More marijuana users than cocaine users in U.S. Study
Findings of a new study have shown that marijuana use in the United States has significantly increased by 30 percent from 2006 to 2010 while cocaine consumption has dropped by about half during the same period.
In a study "What America's Users Spend on Illegal Drugs, 2000-2010" published on the website of the U.S. White House Office of National Drug Control Policy (ONDCP), researchers connected with the RAND Drug Policy Research Center reported that use of marijuana in the U.S. has increased by 30 percent from 2006 to 2010 but consumption of cocaine fell by almost half during the same period.
By studying the illegal drug use in the country from 2000 to 2010, the researchers also found that heroin consumption remained fairly stable throughout the decade while methamphetamine consumption increased during the first half of the decade but declined later on. The researchers, however, admitted they did not have enough data to come up with a credible estimate of methamphetamine consumption for the period between 2008 and 2010.
"From 2006 to 2010, the amount of marijuana consumed in the United States likely increased more than 30 percent, while the amount of cocaine consumed in the United States decreased by approximately 50 percent. These figures are consistent with supply-side indicators, such as seizures and production estimates," the researchers reported. "Methamphetamine consumption rose sharply from 2000 through the middle of the decade, and this was followed by a large decline through 2008. Heroin consumption remained fairly stable throughout the decade, although there is some evidence of an increase in the later years."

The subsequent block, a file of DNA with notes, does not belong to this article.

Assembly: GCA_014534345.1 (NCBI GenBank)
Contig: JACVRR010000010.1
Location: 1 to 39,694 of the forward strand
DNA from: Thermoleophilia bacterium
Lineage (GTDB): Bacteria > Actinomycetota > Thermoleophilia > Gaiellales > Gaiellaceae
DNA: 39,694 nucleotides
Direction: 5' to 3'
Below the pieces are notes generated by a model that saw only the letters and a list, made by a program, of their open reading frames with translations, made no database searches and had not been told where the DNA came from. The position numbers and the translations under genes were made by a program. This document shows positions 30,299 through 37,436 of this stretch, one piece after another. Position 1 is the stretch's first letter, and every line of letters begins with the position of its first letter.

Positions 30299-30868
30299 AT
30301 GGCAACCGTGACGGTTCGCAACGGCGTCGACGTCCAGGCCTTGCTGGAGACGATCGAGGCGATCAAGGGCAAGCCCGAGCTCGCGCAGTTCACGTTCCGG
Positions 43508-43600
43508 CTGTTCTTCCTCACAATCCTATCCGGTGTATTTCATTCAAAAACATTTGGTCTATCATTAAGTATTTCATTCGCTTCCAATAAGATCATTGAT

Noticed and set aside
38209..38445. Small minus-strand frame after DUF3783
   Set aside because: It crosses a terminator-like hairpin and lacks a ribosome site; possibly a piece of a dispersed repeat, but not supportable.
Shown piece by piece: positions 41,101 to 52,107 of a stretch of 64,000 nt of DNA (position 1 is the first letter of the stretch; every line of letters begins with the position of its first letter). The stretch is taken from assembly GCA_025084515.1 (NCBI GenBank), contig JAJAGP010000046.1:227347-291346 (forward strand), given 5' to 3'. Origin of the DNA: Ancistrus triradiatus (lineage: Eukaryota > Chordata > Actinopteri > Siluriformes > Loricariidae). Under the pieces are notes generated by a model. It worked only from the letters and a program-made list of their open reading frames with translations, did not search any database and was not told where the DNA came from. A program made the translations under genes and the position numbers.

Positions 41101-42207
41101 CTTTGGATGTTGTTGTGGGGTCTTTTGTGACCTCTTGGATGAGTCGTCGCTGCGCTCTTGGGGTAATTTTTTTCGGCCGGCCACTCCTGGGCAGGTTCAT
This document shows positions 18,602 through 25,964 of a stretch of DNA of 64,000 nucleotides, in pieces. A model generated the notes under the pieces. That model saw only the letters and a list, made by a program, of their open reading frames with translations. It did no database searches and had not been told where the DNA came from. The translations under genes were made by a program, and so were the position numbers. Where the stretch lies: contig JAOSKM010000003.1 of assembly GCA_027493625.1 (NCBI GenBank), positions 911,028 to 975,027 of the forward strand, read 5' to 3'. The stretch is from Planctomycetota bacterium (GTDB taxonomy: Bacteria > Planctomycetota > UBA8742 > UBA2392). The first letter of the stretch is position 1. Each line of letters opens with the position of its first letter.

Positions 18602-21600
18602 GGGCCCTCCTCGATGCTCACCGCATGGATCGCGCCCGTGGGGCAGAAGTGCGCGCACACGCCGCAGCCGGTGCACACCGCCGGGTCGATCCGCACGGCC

The study, which covers estimates of retail spending on illegal drugs and the number of chronic users responsible for majority of drug use in the U.S., also showed that Americans spend $100 billion per year on cocaine, heroin, marijuana and methamphetamine, or a total of $1 trillion from 2000 to 2010.
"Our analysis shows that Americans likely spent more than one trillion dollars on cocaine, heroin, marijuana and methamphetamine between 2000 and 2010," said study author and co-director of the RAND Drug Policy Research Center Beau Kilmer.
The researchers used data from the National Survey on Drug Use and Health to find estimates for marijuana, and information from the Arrestee Drug Abuse Monitoring Program (ADAM) to come up with estimates for cocaine, heroin and methamphetamine. The final estimates though included information from other sources.
"Having credible estimates of the number of heavy drug users and how much they spend is critical for evaluating policies, making decisions about treatment funding and understanding the drug revenues going to criminal organizations," Kilmer said. "This work synthesizes information from many sources to present the best estimates to date for illicit drug consumption and spending in the United States."
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